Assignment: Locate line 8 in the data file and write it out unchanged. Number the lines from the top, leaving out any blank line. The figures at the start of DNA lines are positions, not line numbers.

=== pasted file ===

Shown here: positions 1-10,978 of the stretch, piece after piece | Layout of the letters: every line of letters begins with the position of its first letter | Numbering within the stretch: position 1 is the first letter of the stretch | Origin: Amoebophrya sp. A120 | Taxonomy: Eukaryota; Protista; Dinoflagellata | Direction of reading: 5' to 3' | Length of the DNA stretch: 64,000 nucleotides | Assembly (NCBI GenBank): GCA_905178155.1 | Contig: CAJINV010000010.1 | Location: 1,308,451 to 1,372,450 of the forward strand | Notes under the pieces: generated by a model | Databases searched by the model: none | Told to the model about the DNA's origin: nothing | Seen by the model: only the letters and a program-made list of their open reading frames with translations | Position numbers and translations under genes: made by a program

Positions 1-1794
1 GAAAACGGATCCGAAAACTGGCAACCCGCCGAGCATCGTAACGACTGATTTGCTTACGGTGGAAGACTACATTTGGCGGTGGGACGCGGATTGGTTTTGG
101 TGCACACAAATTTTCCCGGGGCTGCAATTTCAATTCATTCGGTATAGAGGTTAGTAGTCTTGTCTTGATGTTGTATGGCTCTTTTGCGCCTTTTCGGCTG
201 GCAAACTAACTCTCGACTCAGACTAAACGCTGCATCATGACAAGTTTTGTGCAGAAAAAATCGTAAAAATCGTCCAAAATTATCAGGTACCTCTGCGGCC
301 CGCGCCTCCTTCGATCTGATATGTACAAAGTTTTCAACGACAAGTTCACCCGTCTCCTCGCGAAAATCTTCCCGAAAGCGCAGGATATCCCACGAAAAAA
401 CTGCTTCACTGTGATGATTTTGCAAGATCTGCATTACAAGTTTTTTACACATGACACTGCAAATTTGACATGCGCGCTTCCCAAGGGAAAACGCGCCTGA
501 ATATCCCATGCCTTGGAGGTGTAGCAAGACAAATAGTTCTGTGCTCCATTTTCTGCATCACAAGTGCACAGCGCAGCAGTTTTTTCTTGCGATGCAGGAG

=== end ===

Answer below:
501 ATATCCCATGCCTTGGAGGTGTAGCAAGACAAATAGTTCTGTGCTCCATTTTCTGCATCACAAGTGCACAGCGCAGCAGTTTTTTCTTGCGATGCAGGAG